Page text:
African Painted Dog update
There’s good news for the painted dogs on all four reserves. They were seen mating in February and March and we’ve got litters of healthy pups on three of the reserves. The alpha females on Thanda, Mukuze and Hluhluwe-iMfolozi are still denning but we’re hoping to catch a glimpse of the little ones in the next couple of weeks.
Two sub-adult painted dogs (one male and one female) were darted and fitted with collars on Thanda Private Game Reserve. The collars will assist with the monitoring process especially if either of them disperse. In the last three months Thanda’s pack of eight painted dogs have spent more time outside the reserve than in it! They’ve been seen on the Mduna Royal Reserve as well as on Zululand Rhino Reserve (ZRR). Two of the males seem to have dispersed in the process, as they are no longer with the pack. They’ve been seen a number of times on ZRR in good condition but we haven’t been able to relocate them back onto Thanda.
Three male painted dogs were moved from Hluhluwe-iMfolozi Park to Tembe National Elephant Park in March. The aim was to unite the males with Tembe’s main pack that consists of six dogs. The alpha pair mated and the pack seems healthy and stable. The monitoring changed focus to lion work as It was agreed to give the painted dogs space and time to settle and den in preparation for the pups.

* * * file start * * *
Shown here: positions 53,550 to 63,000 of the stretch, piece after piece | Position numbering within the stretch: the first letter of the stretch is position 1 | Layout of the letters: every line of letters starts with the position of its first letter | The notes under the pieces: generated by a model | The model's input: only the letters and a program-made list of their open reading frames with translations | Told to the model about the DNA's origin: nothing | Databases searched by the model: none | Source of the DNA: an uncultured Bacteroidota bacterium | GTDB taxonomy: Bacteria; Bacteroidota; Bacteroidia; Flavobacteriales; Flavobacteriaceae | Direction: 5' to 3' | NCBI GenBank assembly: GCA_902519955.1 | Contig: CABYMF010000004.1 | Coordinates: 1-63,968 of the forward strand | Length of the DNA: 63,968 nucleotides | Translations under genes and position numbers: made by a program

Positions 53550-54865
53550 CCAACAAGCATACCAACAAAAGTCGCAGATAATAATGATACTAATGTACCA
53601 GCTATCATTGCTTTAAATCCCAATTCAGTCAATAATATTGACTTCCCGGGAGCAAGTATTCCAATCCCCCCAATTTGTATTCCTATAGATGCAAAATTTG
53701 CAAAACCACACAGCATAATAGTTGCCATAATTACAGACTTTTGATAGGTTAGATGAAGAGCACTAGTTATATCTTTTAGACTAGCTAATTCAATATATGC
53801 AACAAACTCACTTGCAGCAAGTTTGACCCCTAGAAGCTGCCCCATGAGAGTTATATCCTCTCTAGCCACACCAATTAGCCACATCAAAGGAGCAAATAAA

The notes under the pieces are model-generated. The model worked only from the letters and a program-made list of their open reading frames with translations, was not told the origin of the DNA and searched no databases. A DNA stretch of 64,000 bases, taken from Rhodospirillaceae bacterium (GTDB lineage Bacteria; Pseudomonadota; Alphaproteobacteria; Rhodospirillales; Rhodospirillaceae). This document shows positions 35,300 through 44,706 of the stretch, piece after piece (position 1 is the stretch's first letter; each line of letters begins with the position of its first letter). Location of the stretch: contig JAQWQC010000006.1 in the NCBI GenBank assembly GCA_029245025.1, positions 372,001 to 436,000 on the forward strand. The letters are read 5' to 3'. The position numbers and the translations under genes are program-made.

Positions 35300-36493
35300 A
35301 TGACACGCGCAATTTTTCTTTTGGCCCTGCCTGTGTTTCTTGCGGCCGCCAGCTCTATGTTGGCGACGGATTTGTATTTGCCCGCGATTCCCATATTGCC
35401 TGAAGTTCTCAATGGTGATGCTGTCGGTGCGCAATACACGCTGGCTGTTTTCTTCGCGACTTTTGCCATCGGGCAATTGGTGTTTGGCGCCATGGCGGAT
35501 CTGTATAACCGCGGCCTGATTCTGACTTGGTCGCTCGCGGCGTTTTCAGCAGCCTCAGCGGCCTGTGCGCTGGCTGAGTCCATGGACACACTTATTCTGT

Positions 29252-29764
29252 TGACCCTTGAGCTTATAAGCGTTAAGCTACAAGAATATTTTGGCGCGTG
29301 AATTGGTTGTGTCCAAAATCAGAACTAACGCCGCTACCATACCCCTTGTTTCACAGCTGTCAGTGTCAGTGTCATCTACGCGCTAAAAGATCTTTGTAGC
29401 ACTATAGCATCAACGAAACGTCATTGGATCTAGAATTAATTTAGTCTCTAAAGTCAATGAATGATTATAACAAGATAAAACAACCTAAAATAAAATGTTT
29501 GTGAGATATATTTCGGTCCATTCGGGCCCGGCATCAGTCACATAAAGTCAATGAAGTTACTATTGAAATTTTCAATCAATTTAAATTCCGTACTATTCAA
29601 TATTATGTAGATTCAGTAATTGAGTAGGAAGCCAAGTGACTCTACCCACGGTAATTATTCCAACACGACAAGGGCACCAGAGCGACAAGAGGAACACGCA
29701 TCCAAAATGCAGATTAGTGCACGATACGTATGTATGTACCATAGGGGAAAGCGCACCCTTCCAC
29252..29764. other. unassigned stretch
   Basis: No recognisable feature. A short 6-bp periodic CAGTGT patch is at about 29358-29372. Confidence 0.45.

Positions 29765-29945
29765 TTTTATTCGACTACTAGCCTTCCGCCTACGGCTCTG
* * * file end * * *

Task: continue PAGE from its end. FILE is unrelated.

At the end of January, Mkhuze Game Reserve suffered yet another tragic loss when a female painted dog was killed by a poacher’s snare. Another female was treated for a haematoma on her face, which has since healed well. A totally different female had a snare removed from around her neck (the snare had fortunately been caught by the anti-snare collar, which prevented it from killing her). In March the pregnant Alpha female had her back leg caught in a snare and it had to be amputated. The Mkhuze pack now has two females with three legs, as a result of snares. Despite the tranquilising drugs and the obvious trauma of losing a limb, the alpha female’s pups have survived and are in the den. This just shows that constant monitoring is essential for all the painted dog packs on the reserves we work on.